Say what you will about the cult kids in Children of the Corn, but at least they reaped bountiful harvests. In contrast, nothing productive will come from this evil stretch of grassland. Once wayward motorists enter, they can never find their way out in Vicenzo Natali’s In the Tall Grass, an adaptation of Stephen King & Joe Hill’s novella, which premieres today on Netflix.
Stephen King fanatics should note this takes place in Kansas, instead of his mini-Midwest world, encompassing Gatlin and Hemingford Home, Nebraska, but the scenery and sinister goings-on are not all that different. Kansas is a long, flat state to drive through, but grown siblings Becky (the pregnant one) and Cal DeMuth will still regret pulling over near a strange church. Hearing young Tobin Humboldt’s cries for help, they venture into the field, where they quickly find themselves lost and separated.
Apparently, young Humboldt has been in that grassy labyrinth for quite a while. One of those dusty cars parked in front of the church belongs to his parents, who are also trapped inside (evidently all those abandoned vehicles arouse no interest in the Highway Patrol). Tobin is a little weird, but he has some useful information for Cal when they stumble across each other, like the field never moves dead things. However, his father Ross just radiates bad vibes when Becky encounters him. Meanwhile, Travis McKean follows his long missing girlfriend Becky down that lonesome stretch of highway and into the tall grass.
Netflix’s previous King films were quite good, especially the terrific Gerald’s Game, so it is disappointing Tall Grass does not measure up to their standard. The set-up is reasonably intriguing, but as time and reality start to warp, the film loses any semblance of internal logic. The degree to which the film unequivocally equates Evangelical Christianity with primeval sacrificial death cults is also slightly churlish, even by King’s standards. Regardless, the frequency at which things start appearing just to dislodge the road-blocked narrative, like the bowling alley in the middle of nowhere, is conspicuously problematic.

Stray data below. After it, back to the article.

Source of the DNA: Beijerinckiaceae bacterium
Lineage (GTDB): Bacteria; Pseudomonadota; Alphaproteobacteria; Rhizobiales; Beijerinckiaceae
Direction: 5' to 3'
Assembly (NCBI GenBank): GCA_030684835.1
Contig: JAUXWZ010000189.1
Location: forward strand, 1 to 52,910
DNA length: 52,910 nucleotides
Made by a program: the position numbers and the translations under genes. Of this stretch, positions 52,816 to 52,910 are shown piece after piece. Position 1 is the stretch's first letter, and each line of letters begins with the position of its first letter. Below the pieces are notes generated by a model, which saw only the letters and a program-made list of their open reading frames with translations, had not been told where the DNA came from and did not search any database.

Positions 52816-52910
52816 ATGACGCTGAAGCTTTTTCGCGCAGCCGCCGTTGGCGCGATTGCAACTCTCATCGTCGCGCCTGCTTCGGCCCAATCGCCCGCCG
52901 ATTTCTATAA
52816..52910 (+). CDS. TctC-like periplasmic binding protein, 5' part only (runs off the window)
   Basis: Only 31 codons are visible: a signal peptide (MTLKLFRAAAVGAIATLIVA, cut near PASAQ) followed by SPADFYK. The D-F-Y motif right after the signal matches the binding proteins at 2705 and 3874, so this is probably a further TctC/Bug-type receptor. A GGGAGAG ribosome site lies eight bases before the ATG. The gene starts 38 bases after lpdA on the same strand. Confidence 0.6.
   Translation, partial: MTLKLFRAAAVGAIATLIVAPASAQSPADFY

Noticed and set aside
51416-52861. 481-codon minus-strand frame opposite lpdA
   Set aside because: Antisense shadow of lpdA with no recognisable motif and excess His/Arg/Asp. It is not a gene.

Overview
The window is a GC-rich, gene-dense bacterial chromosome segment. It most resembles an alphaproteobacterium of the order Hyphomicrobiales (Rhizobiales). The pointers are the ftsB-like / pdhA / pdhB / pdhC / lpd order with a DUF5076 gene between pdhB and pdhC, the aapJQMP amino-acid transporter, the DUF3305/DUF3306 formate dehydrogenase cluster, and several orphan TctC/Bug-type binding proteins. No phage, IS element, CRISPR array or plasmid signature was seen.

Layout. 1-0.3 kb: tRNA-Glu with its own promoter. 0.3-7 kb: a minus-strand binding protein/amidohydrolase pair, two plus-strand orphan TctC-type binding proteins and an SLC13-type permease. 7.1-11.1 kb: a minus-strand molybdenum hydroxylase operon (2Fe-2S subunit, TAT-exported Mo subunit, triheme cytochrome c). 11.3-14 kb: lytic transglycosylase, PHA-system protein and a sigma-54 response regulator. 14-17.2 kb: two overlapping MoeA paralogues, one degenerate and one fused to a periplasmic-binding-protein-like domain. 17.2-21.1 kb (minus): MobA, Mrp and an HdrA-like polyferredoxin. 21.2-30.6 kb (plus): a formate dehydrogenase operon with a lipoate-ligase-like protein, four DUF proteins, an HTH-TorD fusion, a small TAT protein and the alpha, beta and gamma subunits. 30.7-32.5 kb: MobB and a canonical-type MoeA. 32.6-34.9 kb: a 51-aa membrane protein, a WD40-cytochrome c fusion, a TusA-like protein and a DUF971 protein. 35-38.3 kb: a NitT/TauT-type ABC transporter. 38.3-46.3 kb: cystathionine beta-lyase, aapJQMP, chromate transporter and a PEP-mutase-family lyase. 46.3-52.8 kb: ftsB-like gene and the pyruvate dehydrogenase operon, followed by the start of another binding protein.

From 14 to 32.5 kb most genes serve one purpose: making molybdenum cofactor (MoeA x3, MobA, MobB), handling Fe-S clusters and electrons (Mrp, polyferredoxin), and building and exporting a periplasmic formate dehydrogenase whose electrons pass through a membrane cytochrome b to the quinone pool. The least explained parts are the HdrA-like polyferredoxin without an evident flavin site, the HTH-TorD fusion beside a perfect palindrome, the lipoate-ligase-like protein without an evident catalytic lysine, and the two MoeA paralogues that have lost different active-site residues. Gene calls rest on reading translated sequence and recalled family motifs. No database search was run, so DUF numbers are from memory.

Brazilian thesp Laysla De Oliveira, Avery Whitted, and Harrison Gilbertson are all pretty believable and compelling as the DeMuths and McKean, respectively. Unfortunately, Patrick Wilson seems to be playing Ross Humboldt like a reprise of his role in the notoriously strident and universally panned The Ledge, which is not a winning strategy. Weirdly, Will Buie Jr. is sometimes quite creepy as Tobin, but other times he seems innocent and vulnerable—and it is unclear whether these tonal shifts are intentional or accidental.
As the film goes on and on, viewers are likely to feel like they too are trapped in a remote Kansas field without exit. Evidently, this is Natali’s thing, having previously helmed the thematically similar Cube and the excellent horror film, Haunter, which was also distinguished by its keen atmosphere of claustrophobia. That is the better film to stream, or even the original Children of the Corn. Not recommended, In the Tall Grass launches today (10/4) on Netflix.